casting via void* instead of using reinterpret_cast [duplicate]

For types for which such cast is permitted (e.g. if T1 is a POD-type and T2 is unsigned char), the approach with static_cast is well-defined by the Standard.

On the other hand, reinterpret_cast is entirely implementation-defined – the only guarantee that you get for it is that you can cast a pointer type to any other pointer type and then back, and you’ll get the original value; and also, you can cast a pointer type to an integral type large enough to hold a pointer value (which varies depending on implementation, and needs not exist at all), and then cast it back, and you’ll get the original value.

To be more specific, I’ll just quote the relevant parts of the Standard, highlighting important parts:


The mapping performed by reinterpret_cast is implementation-defined. [Note: it might, or might not, produce a representation different from the original value.] … A pointer to an object can be explicitly converted to a pointer to an object of different type.) Except that converting an rvalue of type “pointer to T1” to the type “pointer to T2” (where T1 and T2 are object types and where the alignment requirements of T2 are no stricter than those of T1) and back to its original type yields the original pointer value, the result of such a pointer conversion is unspecified.

So something like this:

struct pod_t { int x; };
pod_t pod;
char* p = reinterpret_cast<char*>(&pod);
memset(p, 0, sizeof pod);

is effectively unspecified.

Explaining why static_cast works is a bit more tricky. Here’s the above code rewritten to use static_cast which I believe is guaranteed to always work as intended by the Standard:

struct pod_t { int x; };
pod_t pod;
char* p = static_cast<char*>(static_cast<void*>(&pod));
memset(p, 0, sizeof pod);

Again, let me quote the sections of the Standard that, together, lead me to conclude that the above should be portable:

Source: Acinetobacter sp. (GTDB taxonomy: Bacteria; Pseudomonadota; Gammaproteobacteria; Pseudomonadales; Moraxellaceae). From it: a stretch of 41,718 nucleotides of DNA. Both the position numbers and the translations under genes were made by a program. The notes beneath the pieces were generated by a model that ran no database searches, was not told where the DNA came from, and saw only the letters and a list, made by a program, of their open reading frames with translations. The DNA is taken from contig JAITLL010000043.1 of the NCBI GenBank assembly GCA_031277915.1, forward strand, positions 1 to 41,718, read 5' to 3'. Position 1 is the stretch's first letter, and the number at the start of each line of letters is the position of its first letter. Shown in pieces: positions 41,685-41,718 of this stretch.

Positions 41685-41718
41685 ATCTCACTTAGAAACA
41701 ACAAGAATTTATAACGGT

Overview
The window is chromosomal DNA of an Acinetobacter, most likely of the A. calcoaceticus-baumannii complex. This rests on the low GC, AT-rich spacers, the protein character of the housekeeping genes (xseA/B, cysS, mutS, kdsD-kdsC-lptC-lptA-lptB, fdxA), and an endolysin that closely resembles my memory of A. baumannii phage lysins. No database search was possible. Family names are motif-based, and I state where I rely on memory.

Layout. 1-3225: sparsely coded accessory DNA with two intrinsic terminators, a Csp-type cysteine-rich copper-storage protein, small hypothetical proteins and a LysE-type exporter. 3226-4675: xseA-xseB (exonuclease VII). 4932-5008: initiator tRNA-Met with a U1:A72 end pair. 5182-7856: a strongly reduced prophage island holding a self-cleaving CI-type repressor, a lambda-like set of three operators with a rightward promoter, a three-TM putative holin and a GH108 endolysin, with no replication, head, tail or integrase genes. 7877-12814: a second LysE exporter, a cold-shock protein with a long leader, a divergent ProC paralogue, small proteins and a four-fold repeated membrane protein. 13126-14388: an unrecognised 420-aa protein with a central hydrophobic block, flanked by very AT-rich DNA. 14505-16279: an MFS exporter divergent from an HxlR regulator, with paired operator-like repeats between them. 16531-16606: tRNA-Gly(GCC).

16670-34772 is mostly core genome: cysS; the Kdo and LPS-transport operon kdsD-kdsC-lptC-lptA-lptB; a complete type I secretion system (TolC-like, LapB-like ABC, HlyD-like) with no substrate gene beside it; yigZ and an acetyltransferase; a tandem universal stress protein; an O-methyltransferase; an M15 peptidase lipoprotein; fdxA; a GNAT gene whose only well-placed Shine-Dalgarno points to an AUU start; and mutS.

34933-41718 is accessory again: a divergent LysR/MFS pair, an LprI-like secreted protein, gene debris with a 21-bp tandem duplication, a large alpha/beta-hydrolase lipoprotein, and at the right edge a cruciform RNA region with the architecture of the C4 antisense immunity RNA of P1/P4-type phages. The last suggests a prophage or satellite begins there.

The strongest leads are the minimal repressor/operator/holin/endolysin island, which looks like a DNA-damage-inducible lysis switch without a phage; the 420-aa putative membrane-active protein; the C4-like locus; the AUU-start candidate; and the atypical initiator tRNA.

For any object (other than a base-class subobject) of POD type T, whether or not the object holds a valid value of type T, the underlying bytes (1.7) making up the object can be copied into an array of char or unsigned char. If the content of the array of char or unsigned char is copied back into the object, the object shall subsequently hold its original value.

The object representation of an object of type T is the sequence of N unsigned char objects taken up by the object of type T, where N equals sizeof(T).


Objects of cv-qualified (3.9.3) or cv-unqualified type void* (pointer to void), can be used to point to objects of unknown type. A void* shall be able to hold any object pointer. A cv-qualified or cv-unqualified (3.9.3) void* shall have the same representation and alignment requirements as a cv-qualified or cv-unqualified char*.


If a program attempts to access the stored value of an object through an lvalue of other than one of the following types the behavior is undefined):

  • a char or unsigned char type.


An rvalue of type “pointer to cv T,” where T is an object type, can be converted to an rvalue of type “pointer to cv void.” The result of converting a “pointer to cv T” to a “pointer to cv void” points to the start of the storage location where the object of type T resides, as if the object is a most derived object (1.8) of type T (that is, not a base class subobject).


The inverse of any standard conversion sequence (clause 4), other than the lvalue-to-rvalue (4.1), array-topointer (4.2), function-to-pointer (4.3), and boolean (4.12) conversions, can be performed explicitly using static_cast.

[EDIT] On the other hand, we have this gem:


A pointer to a POD-struct object, suitably converted using a reinterpret_cast, points to its initial member (or if that member is a bit-field, then to the unit in which it resides) and vice versa. [Note: There might therefore be unnamed padding within a POD-struct object, but not at its beginning, as necessary to achieve appropriate alignment. ]

which seems to imply that reinterpret_cast between pointers somehow implies “same address”. Go figure.

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